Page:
– Silver Linings: Peace Corps volunteer fears for friends and ‘family’ in Ukraine – Lewiston Sun Journal

Janine Winn, a recent Peace Corps volunteer in Ukraine, wears a traditional necklace and the Ukrainian flag Thursday afternoon at her house in Temple. Russ Dillingham/Sun Journal

TEMPLE — Janine Winn is worried about her friend Olga, who has decided to stay in Kyiv, Ukraine, to support the fighters as Russian forces shell the city.

Winn served as a Peace Corps volunteer in western Ukraine for nearly three years, before being sent home in the spring of 2020 because of the COVID-19 pandemic.

Olga’s husband has been fighting as a civilian since “day one” of the Russian invasion, as has Winn’s Peace Corps supervisor, who is based in Kyiv.

Winn joined the Peace Corps in 2017 at age 68, writing on her application she was willing to serve “anywhere.”

She was assigned to Ukraine, where she found the people “welcoming, caring and generous,” she said in a recent telephone interview.

“I saw them as incredibly resourceful people,” Winn said. “They don’t panic. They take care of problems by talking them over and dealing with them.”

Ukrainians are “incredibly patriotic and fierce,” she said. “You don’t hear whining (over the invasion). You hear, ‘Glory to Ukraine.’”

Winn has kept in touch with several friends over Facebook messenger since the Russian military invaded Feb. 24.

Janine Winn, 73, of Temple, wears traditional dress during her Peace Corps stint in Ukraine. Contributed photo

As of Sunday, 1.5 million Ukrainians had fled to foreign countries, according to news reports. Others had escaped to villages, such as Kosmach, where Winn lived with local families for 2½ years.

“What struck me in all this is the tremendous effort in the villages to support the people who are fighting,” she said. “They are taking in displaced people, collecting supplies — food for one thing — and getting them to the people fighting.”

Villagers also are making Molotov cocktails, which have proven effective in slowing the advance of Russian armored vehicles, she said.

She has been in touch with another friend, Lyuba, an English teacher from a neighboring village that was merged recently into Kosmach as part of the country’s efforts to consolidate many of its far-flung villages.

Lyuba expected her husband to join the nonmilitary fighters. She would like to keep her 19-year-old son from volunteering, but Winn feared he would join the battle.

She said local schools were open and serving displaced children whose families have fled the cities being bombarded by Russian forces.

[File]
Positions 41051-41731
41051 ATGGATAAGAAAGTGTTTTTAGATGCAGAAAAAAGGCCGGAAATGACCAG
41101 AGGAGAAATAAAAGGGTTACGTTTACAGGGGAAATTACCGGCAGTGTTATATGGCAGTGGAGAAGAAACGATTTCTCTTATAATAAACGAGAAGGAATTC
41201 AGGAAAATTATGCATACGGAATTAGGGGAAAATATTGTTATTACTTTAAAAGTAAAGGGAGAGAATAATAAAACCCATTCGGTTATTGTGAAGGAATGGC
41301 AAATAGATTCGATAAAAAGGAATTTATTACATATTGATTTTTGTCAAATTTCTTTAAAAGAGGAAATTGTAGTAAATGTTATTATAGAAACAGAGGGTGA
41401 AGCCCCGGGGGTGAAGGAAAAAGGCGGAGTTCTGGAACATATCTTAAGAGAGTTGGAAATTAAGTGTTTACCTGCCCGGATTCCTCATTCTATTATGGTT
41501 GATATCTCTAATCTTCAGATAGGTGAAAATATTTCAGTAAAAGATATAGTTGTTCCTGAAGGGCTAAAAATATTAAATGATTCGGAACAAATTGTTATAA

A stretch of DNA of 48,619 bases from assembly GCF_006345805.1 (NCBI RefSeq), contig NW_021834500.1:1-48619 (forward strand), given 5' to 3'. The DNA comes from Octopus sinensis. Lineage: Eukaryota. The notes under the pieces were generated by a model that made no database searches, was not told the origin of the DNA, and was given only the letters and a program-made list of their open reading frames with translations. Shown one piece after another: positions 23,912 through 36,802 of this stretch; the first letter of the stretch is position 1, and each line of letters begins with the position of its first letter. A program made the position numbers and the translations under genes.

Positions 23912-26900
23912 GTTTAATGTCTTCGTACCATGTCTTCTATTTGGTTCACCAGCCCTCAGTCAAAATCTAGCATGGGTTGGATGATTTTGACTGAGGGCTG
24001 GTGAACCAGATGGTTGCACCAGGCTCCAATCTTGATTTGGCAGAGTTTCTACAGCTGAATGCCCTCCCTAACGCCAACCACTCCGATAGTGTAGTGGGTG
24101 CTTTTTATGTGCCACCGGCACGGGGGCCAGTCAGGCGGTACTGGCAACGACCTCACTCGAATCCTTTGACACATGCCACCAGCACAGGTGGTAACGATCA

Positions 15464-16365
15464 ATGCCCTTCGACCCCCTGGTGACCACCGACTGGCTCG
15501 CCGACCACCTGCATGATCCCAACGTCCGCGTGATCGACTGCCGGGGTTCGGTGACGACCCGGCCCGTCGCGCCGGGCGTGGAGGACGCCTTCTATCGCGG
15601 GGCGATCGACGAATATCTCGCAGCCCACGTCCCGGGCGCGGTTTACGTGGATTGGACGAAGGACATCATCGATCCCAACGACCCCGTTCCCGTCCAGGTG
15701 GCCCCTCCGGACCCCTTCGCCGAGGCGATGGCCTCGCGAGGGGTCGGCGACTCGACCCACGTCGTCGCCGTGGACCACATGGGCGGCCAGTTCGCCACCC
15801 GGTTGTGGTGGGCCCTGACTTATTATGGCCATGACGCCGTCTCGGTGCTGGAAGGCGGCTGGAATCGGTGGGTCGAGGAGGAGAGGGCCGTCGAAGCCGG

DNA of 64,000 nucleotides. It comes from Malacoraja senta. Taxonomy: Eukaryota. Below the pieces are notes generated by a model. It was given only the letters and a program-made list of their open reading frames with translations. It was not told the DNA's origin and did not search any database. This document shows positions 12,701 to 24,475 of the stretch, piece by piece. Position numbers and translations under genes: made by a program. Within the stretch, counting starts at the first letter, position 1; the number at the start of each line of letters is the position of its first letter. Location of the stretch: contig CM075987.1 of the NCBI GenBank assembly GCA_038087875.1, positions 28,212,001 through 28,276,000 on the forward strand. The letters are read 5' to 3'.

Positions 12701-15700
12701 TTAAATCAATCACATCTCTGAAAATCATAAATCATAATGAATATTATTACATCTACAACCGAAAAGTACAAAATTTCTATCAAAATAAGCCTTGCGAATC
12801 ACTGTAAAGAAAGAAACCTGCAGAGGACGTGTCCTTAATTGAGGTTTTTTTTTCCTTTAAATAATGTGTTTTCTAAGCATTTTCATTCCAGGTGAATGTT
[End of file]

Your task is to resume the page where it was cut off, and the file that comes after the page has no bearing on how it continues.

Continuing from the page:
It is difficult to gauge the levels of fear and despair, she said.

“For the most part,” Winn said, “the emotional reaction depends on where you live and who your family members are.”

She said she became so close to the people she lived with longest that she sees them as her “second family.” And Kosmach as her second home.

The western mountain village is much like western Maine, she said, but with “high mountain meadows” where sheep graze and “you can see forever. It’s like 1957 (Temple) with cellphones.”

Janine Winn rides a horse-drawn sled in a western Ukraine village. Contributed photo

Most families have a milk cow, and farming and logging are done with horses, she said.

The villagers and others in Ukraine have been looking to Europe, rather than Russia, for alliances, she said.

“They are looking forward to moving their country into a strong democracy and becoming part of the European Union,” Winn said. “One thing I learned in Ukraine was that Russia starts these conflicts to keep (former Soviet bloc) countries from joining the EU.”

Winn hopes to return to Ukraine someday to complete her stint in the Peace Corps. Typical service is two years, but she opted to take a third year.

She decided at age 65 she would pursue a longtime wish to join the corps, described on its website as “a service opportunity for motivated changemakers to immerse themselves in a community abroad, working side by side with local leaders to tackle the most pressing challenges of our generation.”

Volunteers tend to be “fresh out of college,” she said, adding she was the second oldest in her group of 74 volunteers placed in Ukraine.

Now she is working to inform others about the conflict with Russia and the way it is affecting Ukrainians. And she is displaying the Ukrainian flag — pastel blue and yellow — at her house in Temple.

“The blue is for the skies and the yellow is for wheat fields and sunflowers,” she said.

In honor of that blue sky and gentle landscape, Winn participated Sunday in a vigil in Farmington as part of a nationwide show of support for Ukraine.

She said by telephone she was “deeply, deeply concerned” about the Russian escalation.

“I’m feeling like a broken heart,” Winn said. “I’m also in awe of the Ukrainian resistance, fortitude and loyalty to one another and their country.”


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